Ageism Can Harm Older Adults

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Check Your Attitude

This article reveals how ageism can harm older adults. You and your parents can take actions to avoid the traps of stereotyping the older generation.

We know that racism, sexism, and other “isms” can harm us and those around us, but there is another “ism” that can rob us of insight and understanding and cause unnecessary grief in our families. That is ageism.

What is Ageism?

Ageism refers to stereotyping and discriminating against or in favor of a particular age group. Robert Butler, who coined the term in 1968, wrote that ageism highlights a few exaggerated characteristics of a particular age group and assumes that these qualities apply to everyone in that group.

Ask a teenager “Who is old?” and he or she will probably reply “Anyone over 30.” Then ask the thirty-something and you will likely hear “People over 60.”  But, if you ask the senior, you will probably get another answer, such as, “Anyone ten years older than I am.”

When teens forget, we think of them as uninterested or distracted. The forgetful adult is often called “stressed.” But seniors’ lapses are labeled senility, “losing it,” or “senior moments.”

How does ageism develop?

Like all biased beliefs, ageism develops when individuals are unfamiliar or uninformed about a particular group of people. With increasing mobility, very few families live in a multigenerational household. Some of you grew up with grandparents, but many others had little exposure to the older generation and do not know what to expect when their own aging parents reach later life. In addition, increasing longevity has resulted in greater numbers of older seniors than ever before.

Ageism and discrimination are closely related. The term ageism refers to the negative attitude, while discrimination refers to the negative behaviour. 

Ageism in healthcare

Unfortunately, we can find ageism and discrimination in healthcare practice; for example, when doctors do not want older patients because they need longer appointments. Another example of ageism is when a treatable problem is overlooked because it is assumed to be caused by aging. In this way, ageism can harm older adults.

Palmore has written extensively about ageism. He believes it is manifested in many ways. Palmore asked a group of seniors whether they had experienced ageism and the majority reported several incidents. The most frequent types were persons showing disrespect for older people, followed by persons showing assumptions about ailments or frailty causedby age.

Can positive ageism occur? Some people hold positive stereotypes about the older generation. These beliefs include the ideas of kindness, dependability, affluence, freedom, and wisdom.  Just as negative ageism may contain some truth for specific individuals but not for others, the same holds for positive ageism. Just as older people may not be ill, they might also not necessarily be kind.

What is Aging Anxiety?

Do you worry about growing older? If you answered yes, then like many mid-life adults you have aging anxiety.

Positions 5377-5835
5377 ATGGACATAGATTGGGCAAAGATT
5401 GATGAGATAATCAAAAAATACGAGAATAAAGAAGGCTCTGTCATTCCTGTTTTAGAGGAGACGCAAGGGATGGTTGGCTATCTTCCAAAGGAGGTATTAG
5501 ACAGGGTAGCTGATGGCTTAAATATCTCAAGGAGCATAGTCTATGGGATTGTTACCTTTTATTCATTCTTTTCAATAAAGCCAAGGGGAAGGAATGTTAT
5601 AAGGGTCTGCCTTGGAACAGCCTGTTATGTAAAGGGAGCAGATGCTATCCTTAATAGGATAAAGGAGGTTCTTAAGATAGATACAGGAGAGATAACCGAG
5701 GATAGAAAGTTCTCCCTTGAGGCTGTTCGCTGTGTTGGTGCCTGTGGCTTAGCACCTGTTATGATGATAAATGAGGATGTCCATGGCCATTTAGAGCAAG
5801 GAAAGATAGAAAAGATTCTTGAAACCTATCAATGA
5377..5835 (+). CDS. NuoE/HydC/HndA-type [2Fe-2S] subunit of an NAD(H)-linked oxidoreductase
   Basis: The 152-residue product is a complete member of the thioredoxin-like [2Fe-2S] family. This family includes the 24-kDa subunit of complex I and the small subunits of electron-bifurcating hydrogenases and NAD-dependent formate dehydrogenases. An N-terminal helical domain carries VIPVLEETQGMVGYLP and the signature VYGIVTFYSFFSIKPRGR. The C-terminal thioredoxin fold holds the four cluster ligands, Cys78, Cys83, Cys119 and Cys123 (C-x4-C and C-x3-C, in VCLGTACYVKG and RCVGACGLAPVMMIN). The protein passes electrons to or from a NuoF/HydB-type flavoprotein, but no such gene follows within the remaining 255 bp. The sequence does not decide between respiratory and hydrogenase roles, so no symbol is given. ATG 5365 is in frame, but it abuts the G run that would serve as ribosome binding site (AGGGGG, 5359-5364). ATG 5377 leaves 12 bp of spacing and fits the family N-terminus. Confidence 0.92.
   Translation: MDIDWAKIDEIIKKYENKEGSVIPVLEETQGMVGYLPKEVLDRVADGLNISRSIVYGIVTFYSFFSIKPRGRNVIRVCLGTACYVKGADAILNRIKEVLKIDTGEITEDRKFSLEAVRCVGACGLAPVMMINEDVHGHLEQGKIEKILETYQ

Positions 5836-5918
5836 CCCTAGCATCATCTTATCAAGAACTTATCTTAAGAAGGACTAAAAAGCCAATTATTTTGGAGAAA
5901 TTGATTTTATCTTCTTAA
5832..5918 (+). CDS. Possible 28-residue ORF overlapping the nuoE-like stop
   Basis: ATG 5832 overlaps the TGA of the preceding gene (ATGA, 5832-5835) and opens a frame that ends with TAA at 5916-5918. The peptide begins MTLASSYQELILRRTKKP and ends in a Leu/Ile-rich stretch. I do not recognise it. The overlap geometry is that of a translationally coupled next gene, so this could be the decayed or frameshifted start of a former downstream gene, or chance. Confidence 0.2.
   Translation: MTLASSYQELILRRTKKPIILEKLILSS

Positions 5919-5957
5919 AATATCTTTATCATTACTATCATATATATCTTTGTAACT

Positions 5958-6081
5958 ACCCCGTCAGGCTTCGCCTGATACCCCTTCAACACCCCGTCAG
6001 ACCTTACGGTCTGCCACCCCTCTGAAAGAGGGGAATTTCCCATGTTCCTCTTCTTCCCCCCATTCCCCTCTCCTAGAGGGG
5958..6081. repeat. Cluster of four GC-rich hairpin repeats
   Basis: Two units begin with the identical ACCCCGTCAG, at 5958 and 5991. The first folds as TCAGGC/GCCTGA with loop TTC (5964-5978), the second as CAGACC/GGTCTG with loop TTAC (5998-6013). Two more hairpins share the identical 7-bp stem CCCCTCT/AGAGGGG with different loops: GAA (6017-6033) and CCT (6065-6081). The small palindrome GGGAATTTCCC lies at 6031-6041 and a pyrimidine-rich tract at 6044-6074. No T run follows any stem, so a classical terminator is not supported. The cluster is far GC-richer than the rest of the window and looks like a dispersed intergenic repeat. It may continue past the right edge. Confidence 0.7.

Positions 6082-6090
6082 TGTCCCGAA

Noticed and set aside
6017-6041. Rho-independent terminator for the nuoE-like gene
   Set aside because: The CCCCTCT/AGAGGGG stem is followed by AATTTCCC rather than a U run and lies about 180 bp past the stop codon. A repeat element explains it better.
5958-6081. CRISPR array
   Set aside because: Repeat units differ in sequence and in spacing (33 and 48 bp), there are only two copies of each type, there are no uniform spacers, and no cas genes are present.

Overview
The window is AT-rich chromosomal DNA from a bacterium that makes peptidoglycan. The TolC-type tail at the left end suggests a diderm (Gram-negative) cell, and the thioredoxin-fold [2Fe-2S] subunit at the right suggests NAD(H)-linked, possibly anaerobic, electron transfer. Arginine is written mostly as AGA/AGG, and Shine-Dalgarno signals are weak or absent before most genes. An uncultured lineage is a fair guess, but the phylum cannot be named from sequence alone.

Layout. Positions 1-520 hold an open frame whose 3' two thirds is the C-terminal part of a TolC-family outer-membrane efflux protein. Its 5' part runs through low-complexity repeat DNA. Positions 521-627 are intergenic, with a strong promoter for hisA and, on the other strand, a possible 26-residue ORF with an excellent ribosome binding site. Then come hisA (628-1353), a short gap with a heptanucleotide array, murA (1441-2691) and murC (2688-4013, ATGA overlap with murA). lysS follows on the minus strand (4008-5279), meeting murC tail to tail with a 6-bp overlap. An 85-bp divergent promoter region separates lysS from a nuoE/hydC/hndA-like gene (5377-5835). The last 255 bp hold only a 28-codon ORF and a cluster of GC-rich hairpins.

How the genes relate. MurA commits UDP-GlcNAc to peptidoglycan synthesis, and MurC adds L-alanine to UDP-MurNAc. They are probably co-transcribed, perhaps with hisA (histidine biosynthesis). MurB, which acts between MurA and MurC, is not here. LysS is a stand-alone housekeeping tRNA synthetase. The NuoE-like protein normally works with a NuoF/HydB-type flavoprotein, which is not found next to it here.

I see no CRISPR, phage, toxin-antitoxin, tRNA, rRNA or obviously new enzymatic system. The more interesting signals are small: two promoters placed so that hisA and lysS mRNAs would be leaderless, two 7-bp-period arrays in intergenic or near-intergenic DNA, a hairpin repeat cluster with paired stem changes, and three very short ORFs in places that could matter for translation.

You might feel this anxiety because you:

  • live in a youth-oriented society.
  •  observe aging parents with serious chronic illnesses.
  •  lack knowledge about positive aspects of aging and adaptation.
  • are experiencing age-related changes as you enter your later years

Near the time of retirement people begin to worry about future health as well as economic independence. Some fear changes in physical appearance associated with aging.

Aging anxiety affects both attitudes and behaviours towards older people, but it also influences adjustment to your own aging experience. Knowledge about aging, such as the information that you will learn in this book, can help to alleviate your anxiety about growing older.

“When boomers are unnerved by the faces that stare back at them from the mirror, when their knees start to creak, when their sex drives do not drive them, or when they feel too stressed, or tired for sex, depression is not far behind. The generation who see themselves as changing the world must now face middle age, learning to live with losses and limitations while moving on with hope to new options.”   Gloria Hochman

Hochman, Gloria. What’s driving boomers crazy? Therapists report on their most urgent problems today. New Choices: Living Even Better After 50. 38(2): 30-33, 1998.

Preventing the Harmful Effects of Ageism

Your aging parents may experience more overt ageism in their daily lives, which can cause them to feel left out of the mainstream of society. Having a sense of meaning and purpose in life is essential to emotional and mental health. Knowing more about factors that affect life satisfaction can help you to promote your parent’s emotional and social well-being. You will find out more about healthy aging in Chapter Two, Your Roadmap to Healthy Aging.

Ageism tends to focus on negative images and assumes that older individuals have less to live for, experience less joy, and are incapable of learning or have no desire to learn new skills. As with all stereotypes, these assumptions fail to recognize individual characteristics and variation within the group. You can stand up to this negative view by noticing the adaptability of older people. You can learn more about specific adaptations in Chapter Three: Everyday Realities of Aging.

Finally, ageism may cause you or your parents to avoid treatment for treatable problems on the false assumption that the symptoms are just a part of aging and nothing can be done. Another way that ageism can harm older adults.

For the references and additional resources, download Ageism: Check Your Attitude

Challenge yourself with the quiz, Ageism: Stereotypes About Older Adults

Use the activity to reflect on ageism and aging anxiety. Could lead to an interesting conversation with your parents.

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